Committee's Proposals

17.42. In the Committee's view, the comparison in the previous paragraphs establishes a case for extending the exercise of jurisdiction to tax on the basis of residence so that all foreign-source income is subject to Australian tax and credit, so far as administratively feasible, is given for foreign tax on that income. Equity and efficiency considerations point strongly to this conclusion and outweigh the loss in simplicity likely to result.

17.43. The Committee would, however, wish to leave open the possibility of making specific exceptions to the general regime to retain some of the simplicity of the exemption system. Where an Australian resident company receives dividends from a foreign resident company in which it has a substantial shareholding and that company is resident in a country which imposes a rate of company tax comparable with the Australian rate, it may not be inappropriate to continue the exemption given by section 46. In these circumstances the credit system and the present exemption system will bring about much the same result. But it would be necessary to confine section 46 treatment to dividends from profits having a source in the foreign country: a wider exemption would open up the prospect of defeat of the purpose of the general regime where the foreign country applies an exemption system to income from sources outside that country.

17.44. It might also be thought appropriate to continue exempting profits derived by an Australian resident company from sources in a foreign country if the foreign country imposes a rate of company tax comparable to the Australian rate. It would be necessary to confine the exemption to profits bearing the foreign company tax. Where royalties and interest with a source in the foreign country bear tax at a lesser rate, for example by way of a withholding tax, the exemption should be denied. The denial of the exemption would follow the precedent set by section 12 of the Income Tax (International Agreements) Act in relation to royalties and interest which, because of a provision in an international agreement, are taxed in the country of source at a low rate.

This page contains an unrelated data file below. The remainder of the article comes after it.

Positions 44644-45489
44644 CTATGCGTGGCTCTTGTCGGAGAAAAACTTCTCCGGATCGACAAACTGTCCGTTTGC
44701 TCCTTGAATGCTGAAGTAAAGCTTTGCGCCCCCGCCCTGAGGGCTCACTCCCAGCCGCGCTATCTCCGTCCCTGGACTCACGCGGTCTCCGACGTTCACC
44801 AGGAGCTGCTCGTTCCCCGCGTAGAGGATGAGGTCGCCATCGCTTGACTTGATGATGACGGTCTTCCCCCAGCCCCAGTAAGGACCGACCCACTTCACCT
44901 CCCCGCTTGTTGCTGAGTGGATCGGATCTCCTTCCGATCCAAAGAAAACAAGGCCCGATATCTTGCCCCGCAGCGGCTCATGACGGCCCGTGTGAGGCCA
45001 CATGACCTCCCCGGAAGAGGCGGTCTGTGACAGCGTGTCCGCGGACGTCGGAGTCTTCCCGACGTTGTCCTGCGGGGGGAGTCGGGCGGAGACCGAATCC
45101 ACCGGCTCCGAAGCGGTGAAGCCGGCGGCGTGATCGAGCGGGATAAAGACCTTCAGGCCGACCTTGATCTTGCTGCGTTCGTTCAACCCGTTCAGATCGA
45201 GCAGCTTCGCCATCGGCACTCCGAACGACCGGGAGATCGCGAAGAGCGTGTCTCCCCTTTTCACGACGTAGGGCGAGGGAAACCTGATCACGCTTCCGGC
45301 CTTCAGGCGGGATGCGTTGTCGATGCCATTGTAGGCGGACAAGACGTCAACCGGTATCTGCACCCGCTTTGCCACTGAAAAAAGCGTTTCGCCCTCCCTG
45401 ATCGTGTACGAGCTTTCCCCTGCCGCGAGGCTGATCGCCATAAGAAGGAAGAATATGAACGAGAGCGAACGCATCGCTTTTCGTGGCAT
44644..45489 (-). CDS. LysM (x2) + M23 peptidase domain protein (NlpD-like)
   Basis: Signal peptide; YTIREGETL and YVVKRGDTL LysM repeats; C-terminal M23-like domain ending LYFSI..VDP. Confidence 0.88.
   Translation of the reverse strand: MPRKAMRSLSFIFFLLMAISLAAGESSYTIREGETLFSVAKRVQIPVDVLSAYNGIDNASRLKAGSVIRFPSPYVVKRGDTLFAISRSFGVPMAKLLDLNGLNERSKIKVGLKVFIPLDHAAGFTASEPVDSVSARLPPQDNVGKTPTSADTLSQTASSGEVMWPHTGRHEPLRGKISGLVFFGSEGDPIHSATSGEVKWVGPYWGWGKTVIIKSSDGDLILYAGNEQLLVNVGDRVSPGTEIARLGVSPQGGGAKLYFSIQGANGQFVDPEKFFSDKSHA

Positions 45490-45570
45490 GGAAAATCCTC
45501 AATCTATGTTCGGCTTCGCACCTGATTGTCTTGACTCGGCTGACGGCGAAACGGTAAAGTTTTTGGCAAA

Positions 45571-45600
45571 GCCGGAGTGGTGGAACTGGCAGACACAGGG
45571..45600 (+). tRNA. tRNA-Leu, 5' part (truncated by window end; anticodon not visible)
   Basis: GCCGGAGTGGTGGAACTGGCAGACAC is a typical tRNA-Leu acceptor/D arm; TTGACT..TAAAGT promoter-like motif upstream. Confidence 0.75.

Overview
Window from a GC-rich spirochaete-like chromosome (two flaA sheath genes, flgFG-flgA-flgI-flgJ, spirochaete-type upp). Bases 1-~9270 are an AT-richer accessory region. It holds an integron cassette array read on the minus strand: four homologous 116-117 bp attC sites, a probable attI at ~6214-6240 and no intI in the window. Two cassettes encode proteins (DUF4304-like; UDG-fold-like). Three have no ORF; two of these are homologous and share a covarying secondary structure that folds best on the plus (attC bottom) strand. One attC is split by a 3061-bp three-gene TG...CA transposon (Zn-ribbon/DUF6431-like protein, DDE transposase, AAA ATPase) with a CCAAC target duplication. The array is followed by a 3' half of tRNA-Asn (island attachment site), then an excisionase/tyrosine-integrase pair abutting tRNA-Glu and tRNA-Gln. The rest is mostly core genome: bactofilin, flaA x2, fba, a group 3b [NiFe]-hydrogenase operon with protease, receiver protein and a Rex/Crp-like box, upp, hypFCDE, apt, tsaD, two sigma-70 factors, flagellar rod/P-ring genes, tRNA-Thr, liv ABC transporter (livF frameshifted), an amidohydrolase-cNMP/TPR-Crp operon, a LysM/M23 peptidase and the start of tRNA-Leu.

17.45. With regard to salary and wages, equity considerations would clearly favour the application of a credit system to foreign-source income. There may, however, be reason to exempt such income where it relates to a substantial period of service abroad.

17.46. The adoption of a credit system will take away some of the tax advantages to be gained from establishing tax-haven companies in foreign countries. When income which may have borne no foreign tax is repatriated as dividends to an Australian resident company, it will be no longer be freed from Australian company tax by section 46, but will be taxed in full. However, the advantages of indefinite deferral of tax on income accumulated by the tax-haven company will remain.

  ― 261 ―

17.47. Similar advantages can at present be obtained by the use of what might be called a ‘tax-haven’ trust: that is, a trust created or controlled by Australian residents but which has foreign trustees and is administered in a tax-haven country. If a trust has foreign-source income that is accumulating, no Australian tax is payable even though the persons who it may be expected will ultimately receive the income are Australian residents.

17.48. The tax advantages to be obtained from establishing tax-haven companies could be removed by provisions of the kind adopted by the United States in Subpart F of its 1954 Code. The accumulating income of a tax-haven company would be taxed currently to its Australian resident shareholders by reference to some apportionment to them of that income. The tax advantages of tax-haven trusts could be removed by similar provisions, though in this case it would be necessary to seek to tax the trust estate on a proportion of its income in some way related to the extent of the contingent interests held by Australian residents. It would not be appropriate to attempt to tax those Australian beneficiaries without vested interests.

17.49. The complexities and problems of administration which such provisions would involve should not be underestimated. In the case of a company there is a question of defining the persons whose interests would make them subject to current taxation on the company's profits. Rules of constructive ownership would be necessary.